Michael de Nie '92, who tackled the history of prejudice in his latest book, can trace his writing career back to Lehigh.
The topics in Michael de Nie's latest book are as current as today's headlines: how the press responds to terrorism, the suppression of civil liberties, the use of military force, and the role of popular media in international conflicts.
Although the parallels to modern times are uncanny, The Eternal Paddy
: Irish Identity and the British Press, 1798-1882 is about the 19th-century divergence between Ireland and Great Britain. The book was recently awarded the Donnelly Prize for Books on History and Social Sciences by the American Conference for Irish Studies
In The Eternal Paddy
, de Nie -- who earned his B.A. at Lehigh in 1992 and his PhD in history from the University of Wisconsin-Madison in 2001 and is now a history professor at the University of West Georgia -- illustrates how the British press affected the public's view of the Irish in the 19th century.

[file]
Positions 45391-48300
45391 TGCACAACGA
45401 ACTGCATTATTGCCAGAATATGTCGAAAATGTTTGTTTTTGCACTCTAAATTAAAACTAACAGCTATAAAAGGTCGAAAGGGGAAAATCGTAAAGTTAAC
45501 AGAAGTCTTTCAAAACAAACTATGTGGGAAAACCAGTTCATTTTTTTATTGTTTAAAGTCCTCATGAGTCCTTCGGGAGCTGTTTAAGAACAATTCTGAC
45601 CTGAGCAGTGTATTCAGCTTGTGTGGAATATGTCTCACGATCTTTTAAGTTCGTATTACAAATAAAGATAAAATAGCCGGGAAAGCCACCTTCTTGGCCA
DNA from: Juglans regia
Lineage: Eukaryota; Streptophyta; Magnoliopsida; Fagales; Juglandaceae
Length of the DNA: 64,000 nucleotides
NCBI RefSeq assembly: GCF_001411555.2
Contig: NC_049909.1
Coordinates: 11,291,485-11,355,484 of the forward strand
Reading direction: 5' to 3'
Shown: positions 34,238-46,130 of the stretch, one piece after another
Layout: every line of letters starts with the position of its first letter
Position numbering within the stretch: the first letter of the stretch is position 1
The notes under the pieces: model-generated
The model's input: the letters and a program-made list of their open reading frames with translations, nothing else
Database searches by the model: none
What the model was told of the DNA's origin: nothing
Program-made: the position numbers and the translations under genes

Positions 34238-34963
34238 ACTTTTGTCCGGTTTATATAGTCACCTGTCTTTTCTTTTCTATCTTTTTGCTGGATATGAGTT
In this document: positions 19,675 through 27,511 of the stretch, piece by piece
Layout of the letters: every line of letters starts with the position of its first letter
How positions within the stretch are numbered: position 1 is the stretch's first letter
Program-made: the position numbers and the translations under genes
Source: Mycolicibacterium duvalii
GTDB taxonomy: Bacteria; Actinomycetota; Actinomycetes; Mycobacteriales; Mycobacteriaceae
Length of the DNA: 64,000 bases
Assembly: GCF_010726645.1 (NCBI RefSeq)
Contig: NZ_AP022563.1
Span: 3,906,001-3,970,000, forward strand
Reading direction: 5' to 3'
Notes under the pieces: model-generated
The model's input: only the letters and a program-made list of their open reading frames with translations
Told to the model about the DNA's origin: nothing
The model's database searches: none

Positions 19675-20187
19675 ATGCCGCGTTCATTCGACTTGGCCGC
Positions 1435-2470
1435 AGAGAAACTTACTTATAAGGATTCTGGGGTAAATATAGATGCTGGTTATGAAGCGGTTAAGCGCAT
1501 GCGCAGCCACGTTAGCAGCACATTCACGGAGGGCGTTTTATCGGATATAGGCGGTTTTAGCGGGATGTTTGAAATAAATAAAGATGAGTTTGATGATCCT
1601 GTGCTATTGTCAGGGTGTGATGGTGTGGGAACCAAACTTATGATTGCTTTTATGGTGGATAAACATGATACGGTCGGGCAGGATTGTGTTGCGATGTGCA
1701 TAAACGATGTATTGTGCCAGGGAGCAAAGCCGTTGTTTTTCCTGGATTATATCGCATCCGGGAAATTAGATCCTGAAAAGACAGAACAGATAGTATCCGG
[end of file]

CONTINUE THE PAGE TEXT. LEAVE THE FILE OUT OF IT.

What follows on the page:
"The British public generally felt that the Irish suffered from a number of inherent deficiencies arising from their racial, religious, and class identity (Celt, Catholic, peasant)," de Nie says. "I have always been interested in identity, how groups see themselves and others. I am especially interested in the history of prejudice and the role played by the popular media in disseminating or challenging ethnic and religious stereotypes."
To research The Eternal Paddy
, de Nie spent several months in 1998 at the British Newspaper Library in London. "I sifted through more than 90 newspapers in hard copy and microfilm," he recalls. "I examined a wide variety of British newspapers, including the London, local, religious, and comic press."
De Nie says perhaps the most surprising of his findings concerned British reporting on terrorist attacks in British cities by Irish nationalists in the 1860s. "I was struck by some of the parallels with reporting on recent events," he says.
Presently, de Nie is working on two new books. "The first is a collection of documents and commentary that explores contemporary opinions of Charles Stewart Parnell, a prominent Irish nationalist leader of the late nineteenth century," he says. "The second is a comparative study of British newspaper reporting on Ireland and India between 1880 and 1924."
De Nie's writing career can be traced back to Lehigh, where he wrote his 150-page senior thesis under the direction of Ian Duffy, professor of history. He also credits the excellent liberal arts education he received.
"I believe the study of history and literature, like all liberal arts disciplines, is a process of inquiry and argument," de Nie says. "We ask questions, look for evidence, and then argue our conclusions."
--Mary S. Mesaros
Lehigh Alumni Bulletin